Much Ado About Nothing Shines to Great Effect at Miller Outdoor Theatre

The setup:
Why wait until Rio's Olympic Games in August to see world-class sport? Head over to Miller Outdoor Theatre right now to savor the alfresco delights of the University of Houston's annual Shakespeare Festival, where combat – on the battlefield and in the bedroom – lies heavy in the air, perfuming all. For its 42nd season, HSF presents two of the Immortal's most boisterous works, the cloudy comedy Much Ado About Nothing and the rousing flag-waver Henry V.

The execution:
Written about the same time, c. 1599, these disparate plays strike neatly at the same theme: Henry is all manly valor and the personal sacrifices required to become a good king; Much Ado replaces the battlefield with sexy banter, using former lovers as epic fencers, dueling for their independence and the right to be loved on equal terms. Both plays, like everything Shakespeare wrote, are eternally destined to be relevant, no matter in what century they're performed. Can you possibly imagine that in 500 years, we will gather at an outdoor theater to watch the collected works of...Arthur Miller? I don't think so.

Much Ado is classic Bard comedy, filled with sparkling wit, a masked ball, eavesdropping, mistaken identity, the lowest of low comedy shtick (that would be constable Dogberry with his Keystone Kops sidekicks, who tire us quickly), and the inevitable Shakespearean darkness that threatens the happy ending. But the gloom is quickly dispelled, lovers united, the villain caught and punished tomorrow, and for now, let's dance. “Strike up, pipers!” is the final line.

For its Act IV misanthropy (thinking chaste Hero has debased herself, both dad Leonato and fiancé Claudio denounce her in no uncertain terms: “foul-tainted flesh” is one of the milder epithets), the ever fresh sparring of Beatrice (Demetria Thomas) and Benedick (Patrick Poole), along the actors' chemistry, takes the sting out and lets us in on the joke from the beginning. You could hear the audience purr its appreciation when feisty Beatrice lets loose her zingers on equally spirited Benedick. The matched couple, outwardly disparaging but inwardly yearning, are the play's heart, the reason for all this ado. Thomas and Poole react beautifully together, casting their barbs with precision. We know from the start they're meant for each other. During her eavesdropping scene to get a better vantage point, Thomas glides to the bench behind the potted palm. It's fairly silly and completely out of character, but the sheer exuberance of the gesture brought down the house. And Poole is just as physical: all puffed pride. During his eavesdropping scene, he flattens himself against the wall and skitters across the set or jumps over the stone fountain, rolling to the floor like a determined Navy SEAL. Then he strikes a pose as if nothing mattered at all.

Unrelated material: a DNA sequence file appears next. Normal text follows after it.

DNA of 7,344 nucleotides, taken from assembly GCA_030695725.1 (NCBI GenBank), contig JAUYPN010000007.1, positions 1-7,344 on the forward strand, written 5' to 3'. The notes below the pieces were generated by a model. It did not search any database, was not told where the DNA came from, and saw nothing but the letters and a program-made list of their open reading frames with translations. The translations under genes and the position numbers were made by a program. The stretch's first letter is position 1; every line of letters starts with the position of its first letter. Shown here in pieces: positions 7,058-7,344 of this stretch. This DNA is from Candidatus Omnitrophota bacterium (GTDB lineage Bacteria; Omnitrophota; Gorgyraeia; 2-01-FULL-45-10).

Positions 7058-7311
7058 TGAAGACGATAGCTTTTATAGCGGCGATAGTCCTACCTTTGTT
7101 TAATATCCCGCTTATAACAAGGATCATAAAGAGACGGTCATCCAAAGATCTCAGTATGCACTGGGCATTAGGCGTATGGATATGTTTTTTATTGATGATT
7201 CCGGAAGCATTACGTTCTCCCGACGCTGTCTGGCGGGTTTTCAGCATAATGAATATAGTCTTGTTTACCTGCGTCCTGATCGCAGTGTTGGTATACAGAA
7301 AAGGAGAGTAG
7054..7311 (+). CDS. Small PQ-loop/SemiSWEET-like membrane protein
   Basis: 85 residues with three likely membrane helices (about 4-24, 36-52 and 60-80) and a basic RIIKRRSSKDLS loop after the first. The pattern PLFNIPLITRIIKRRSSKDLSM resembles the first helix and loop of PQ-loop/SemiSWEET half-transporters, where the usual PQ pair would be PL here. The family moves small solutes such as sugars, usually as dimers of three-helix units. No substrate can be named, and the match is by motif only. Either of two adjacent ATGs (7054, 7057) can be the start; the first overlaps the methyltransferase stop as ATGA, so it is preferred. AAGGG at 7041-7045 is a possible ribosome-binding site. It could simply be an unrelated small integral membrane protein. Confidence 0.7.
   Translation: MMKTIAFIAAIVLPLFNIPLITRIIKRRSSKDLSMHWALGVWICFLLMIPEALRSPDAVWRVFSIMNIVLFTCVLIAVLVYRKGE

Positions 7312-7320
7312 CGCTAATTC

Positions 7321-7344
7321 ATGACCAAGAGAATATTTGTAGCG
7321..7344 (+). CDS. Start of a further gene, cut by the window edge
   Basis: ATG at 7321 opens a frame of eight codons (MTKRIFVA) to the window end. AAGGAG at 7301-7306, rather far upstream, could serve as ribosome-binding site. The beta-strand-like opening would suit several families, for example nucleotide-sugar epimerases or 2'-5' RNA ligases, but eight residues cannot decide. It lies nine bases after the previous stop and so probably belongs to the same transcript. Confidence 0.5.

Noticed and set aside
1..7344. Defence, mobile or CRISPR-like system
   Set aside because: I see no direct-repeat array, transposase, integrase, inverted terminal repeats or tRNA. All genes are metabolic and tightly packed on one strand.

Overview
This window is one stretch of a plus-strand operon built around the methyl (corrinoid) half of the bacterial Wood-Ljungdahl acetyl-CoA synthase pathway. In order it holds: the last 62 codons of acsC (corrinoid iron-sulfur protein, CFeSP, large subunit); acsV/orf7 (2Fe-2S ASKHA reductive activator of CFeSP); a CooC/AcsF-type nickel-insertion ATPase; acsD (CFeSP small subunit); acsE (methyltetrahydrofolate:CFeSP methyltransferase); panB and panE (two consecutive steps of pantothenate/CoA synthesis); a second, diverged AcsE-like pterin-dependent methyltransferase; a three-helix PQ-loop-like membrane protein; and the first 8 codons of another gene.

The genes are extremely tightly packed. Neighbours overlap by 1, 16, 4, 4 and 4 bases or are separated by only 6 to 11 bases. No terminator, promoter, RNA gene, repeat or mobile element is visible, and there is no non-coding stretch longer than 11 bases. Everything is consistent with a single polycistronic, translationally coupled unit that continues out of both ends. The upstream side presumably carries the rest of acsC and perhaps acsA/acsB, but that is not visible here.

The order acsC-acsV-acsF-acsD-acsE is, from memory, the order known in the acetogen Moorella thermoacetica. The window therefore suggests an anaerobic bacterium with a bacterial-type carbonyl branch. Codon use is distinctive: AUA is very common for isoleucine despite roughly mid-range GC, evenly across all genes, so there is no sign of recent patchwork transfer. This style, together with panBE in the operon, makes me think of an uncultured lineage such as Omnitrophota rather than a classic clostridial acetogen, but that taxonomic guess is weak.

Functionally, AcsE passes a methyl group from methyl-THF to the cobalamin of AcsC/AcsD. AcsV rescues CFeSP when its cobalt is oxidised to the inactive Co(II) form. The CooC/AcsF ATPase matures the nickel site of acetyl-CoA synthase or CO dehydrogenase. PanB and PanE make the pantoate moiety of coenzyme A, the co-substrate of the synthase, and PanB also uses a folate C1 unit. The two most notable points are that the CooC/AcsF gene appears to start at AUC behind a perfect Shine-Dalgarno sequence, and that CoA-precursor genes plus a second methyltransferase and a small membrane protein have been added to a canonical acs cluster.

Both these stylish actors are Masters graduates from the University of Houston Professional Actors Training Program, and we are happy for their return. May they come back again soon.

The rest of the cast is game, indeed, some more so. Herman Gambhir, so memorable in Stages' The Elaborate Entrance of Chad Deity, is that “plain-dealing villain” Don John, the one who sets in motion the plot to defame Hero. Shakespeare gives him no motive other than that he's out for no good; it's his nature. “Let me be that I am and seek not to alter me,” he says slyly during his entrance. And we believe him. Susie Parr and David Muynh perfectly convey Shakespeare's pointed satire of conventional sweethearts, the cardboard Hero and Claudio, characters who seem to be in this play only to show how lively Beatrice and Benedick are. Andrew Garrett's boot-licking Borachio was appropriately smarmy; Jay Mast's Don Pedro was stalwart; and Harry McEnerny's Dogberry was funny with his malapropisms until he wasn't. The audience, though, gave him a fine round of applause at curtain call. Kat Cordes, as sympathetic Ursala, and Meg Rodgers, as compromised Margaret, both small roles to be sure, made the most out of them with crisp diction and personal stage flair.

The verdict:
Director Jack Young sets Much Ado at the turn of last century in an adobe Texas plantation, which does no harm at all to Shakespeare, and provides costume designer Jodie Daniels an ideal opportunity for some picturesque mutton sleeves and cotton parasols. Even Teddy Roosevelt gallops up San Juan Hill during the masquerade. When Beatrice and Benedick volley Shakespeare's sexy iambic pentameter back and forth like Federer and Nadal, what more could you want on a lazy, humid evening in Houston?

Much Ado About Nothing continues on  August 2, 4, 6. Miller Outdoor Theatre, 6000 Hermann Park Drive. All performances begin at 8:15 p.m. For information, call 281-373-3386 or Free.

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D.L. Groover has contributed to countless reputable publications including the Houston Press since 2003. His theater criticism has earned him a national award from the Association of Alternative Newsmedia (AAN) as well as three statewide Lone Star Press Awards for the same. He's co-author of the irreverent appreciation, Skeletons from the Opera Closet (St. Martin's Press), now in its fourth printing.
Contact: D. L. Groover